Balder, Ruler of an Age to come

By Arnbald, OR-B & FS
First published in ORB 207, Yule 2257

In the heathen tradition, Balder is certainly one of the most popular, but also one of the most perplexing gods. He seems to be quite well known. Almost everyone has heard of him or, at least, knows his name. But actually, very little is known of this divine character. We hardly find a book which would deal exclusively or mainly of him.

Indeed, among the northern folk, he could even appear too gentle, too smooth and polished, not exactly a warrior.

Meanwhile, some place-names and other archaeological or documentary evidences show that Balder was of great importance. And on a symbolic ground, his myth is probably one of the main events of the heathen way.

Anyway, it appears more complex, interesting and compelling than he seems at first sight. And Georges Dumézil – the father of the indo-European studies and trifunctionalism theory – spoke of him as the “ruler of an age to come”.

We are going to survey the elements that could show that Balder was an important god and that he could appear as a good god for the third millennium, an exact northern and powerful Apollo, when we have to present our faith and make understand what we are.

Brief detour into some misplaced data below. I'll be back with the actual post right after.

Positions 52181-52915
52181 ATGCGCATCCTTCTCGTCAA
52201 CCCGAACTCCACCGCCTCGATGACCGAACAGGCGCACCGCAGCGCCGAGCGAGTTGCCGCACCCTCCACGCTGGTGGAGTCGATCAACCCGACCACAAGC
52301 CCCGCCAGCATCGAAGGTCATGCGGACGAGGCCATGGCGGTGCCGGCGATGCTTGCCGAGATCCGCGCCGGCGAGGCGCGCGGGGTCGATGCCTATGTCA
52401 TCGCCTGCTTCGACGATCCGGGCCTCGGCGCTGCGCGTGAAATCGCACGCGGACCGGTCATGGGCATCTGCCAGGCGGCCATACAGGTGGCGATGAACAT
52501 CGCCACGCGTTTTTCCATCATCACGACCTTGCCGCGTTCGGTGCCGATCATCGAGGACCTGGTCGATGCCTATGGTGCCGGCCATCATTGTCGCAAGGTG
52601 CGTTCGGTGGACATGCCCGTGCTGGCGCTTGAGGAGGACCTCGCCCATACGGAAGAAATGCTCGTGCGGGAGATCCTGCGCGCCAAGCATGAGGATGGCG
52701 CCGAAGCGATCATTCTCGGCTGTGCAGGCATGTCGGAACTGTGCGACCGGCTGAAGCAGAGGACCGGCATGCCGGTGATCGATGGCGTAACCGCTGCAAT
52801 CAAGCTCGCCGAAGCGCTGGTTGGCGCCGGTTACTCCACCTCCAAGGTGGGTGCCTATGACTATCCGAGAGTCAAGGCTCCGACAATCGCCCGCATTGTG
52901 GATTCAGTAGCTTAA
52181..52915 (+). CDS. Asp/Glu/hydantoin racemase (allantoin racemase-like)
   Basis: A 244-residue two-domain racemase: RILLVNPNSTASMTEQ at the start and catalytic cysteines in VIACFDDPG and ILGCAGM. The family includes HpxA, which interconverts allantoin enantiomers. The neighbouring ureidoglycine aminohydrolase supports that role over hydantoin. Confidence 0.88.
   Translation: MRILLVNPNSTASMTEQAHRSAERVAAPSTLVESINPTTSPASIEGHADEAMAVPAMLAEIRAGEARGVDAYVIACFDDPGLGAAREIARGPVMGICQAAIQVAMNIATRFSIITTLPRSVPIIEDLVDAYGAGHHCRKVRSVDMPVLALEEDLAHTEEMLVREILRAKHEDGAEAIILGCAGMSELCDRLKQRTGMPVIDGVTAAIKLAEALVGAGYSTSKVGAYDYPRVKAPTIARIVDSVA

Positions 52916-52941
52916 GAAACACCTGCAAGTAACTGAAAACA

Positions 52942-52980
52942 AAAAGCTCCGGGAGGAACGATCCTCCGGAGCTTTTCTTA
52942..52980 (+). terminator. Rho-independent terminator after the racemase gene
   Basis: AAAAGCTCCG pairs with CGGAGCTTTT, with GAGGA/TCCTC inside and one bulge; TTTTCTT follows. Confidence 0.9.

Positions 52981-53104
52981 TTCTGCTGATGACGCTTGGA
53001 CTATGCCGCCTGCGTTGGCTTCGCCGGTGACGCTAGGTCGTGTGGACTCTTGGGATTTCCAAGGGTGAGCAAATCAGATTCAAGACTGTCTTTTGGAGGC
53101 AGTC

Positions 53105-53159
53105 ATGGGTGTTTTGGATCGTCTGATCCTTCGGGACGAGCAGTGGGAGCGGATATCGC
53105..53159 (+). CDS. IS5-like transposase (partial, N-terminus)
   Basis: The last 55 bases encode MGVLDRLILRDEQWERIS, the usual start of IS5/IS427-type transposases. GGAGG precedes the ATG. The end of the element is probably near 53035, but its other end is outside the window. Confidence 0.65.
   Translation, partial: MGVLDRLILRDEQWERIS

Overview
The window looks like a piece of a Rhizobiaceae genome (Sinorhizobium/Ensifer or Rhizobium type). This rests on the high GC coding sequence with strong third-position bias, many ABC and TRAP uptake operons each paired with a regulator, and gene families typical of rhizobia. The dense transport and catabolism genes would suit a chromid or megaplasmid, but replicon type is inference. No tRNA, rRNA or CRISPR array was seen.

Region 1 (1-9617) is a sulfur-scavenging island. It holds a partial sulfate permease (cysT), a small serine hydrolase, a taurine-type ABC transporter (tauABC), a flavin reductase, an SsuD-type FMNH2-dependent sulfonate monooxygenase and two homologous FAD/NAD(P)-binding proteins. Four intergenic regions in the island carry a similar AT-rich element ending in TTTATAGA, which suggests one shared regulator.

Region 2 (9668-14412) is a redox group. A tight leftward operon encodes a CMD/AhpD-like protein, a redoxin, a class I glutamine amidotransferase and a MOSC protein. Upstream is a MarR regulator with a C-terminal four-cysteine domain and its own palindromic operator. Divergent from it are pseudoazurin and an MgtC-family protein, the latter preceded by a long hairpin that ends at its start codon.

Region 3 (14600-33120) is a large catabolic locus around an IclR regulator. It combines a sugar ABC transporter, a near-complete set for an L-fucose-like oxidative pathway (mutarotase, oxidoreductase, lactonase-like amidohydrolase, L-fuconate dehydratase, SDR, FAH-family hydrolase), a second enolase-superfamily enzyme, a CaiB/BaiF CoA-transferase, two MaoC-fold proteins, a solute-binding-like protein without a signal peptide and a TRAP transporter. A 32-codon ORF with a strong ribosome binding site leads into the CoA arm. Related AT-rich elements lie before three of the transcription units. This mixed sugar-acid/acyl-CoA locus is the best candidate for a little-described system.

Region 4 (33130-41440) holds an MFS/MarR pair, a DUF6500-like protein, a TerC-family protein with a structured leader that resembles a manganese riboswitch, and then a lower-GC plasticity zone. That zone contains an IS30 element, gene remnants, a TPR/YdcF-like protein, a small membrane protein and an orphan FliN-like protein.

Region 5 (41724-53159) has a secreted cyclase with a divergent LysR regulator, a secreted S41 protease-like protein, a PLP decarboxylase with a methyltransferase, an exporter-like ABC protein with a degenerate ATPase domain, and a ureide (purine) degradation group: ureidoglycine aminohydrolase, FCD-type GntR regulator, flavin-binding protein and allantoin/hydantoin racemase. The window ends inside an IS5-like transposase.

Certainly, most of the Odinists, Asatruar or northerners of any kind know the main elements concerning Balder. According to the Edda, he is the best and fairest, the most famous and beloved of the gods, son of Odin and Frigg 1. But he was doomed to an early death.

Snorri Sturlusson’s version of this death is one of the most famous tales of the north: We learn how Frigg had gotten everything in the nine worlds “likewise iron and metal of all kinds, stones, earth, trees, sicknesses, beasts, birds, venom, serpents” except the small mistletoe to swear not to harm his son 2. Then the gods play a game in which they tossed weapons at Balder who stood on the Thing. Meanwhile, Loki in the shape of an old woman, had gotten the secret out of Frigg and cut an arrow of mistletoe, putting it in the hand of the blind god Hödr (Balder’s own brother) and aiming at Balder. Of course, Balder died and went to Helheim after a great and archetypal ship-funeral. In Helheim, Hella said that she would let him go if everything in the worlds would weep. This happened except for a giantess named Thokk who was again Loki in disguise.

Balder and Höder reconciled will come back after Ragnarök and will rule in Odinn’s place 3 (just say that Höder could be Odin himself, but we shall see briefly this point below).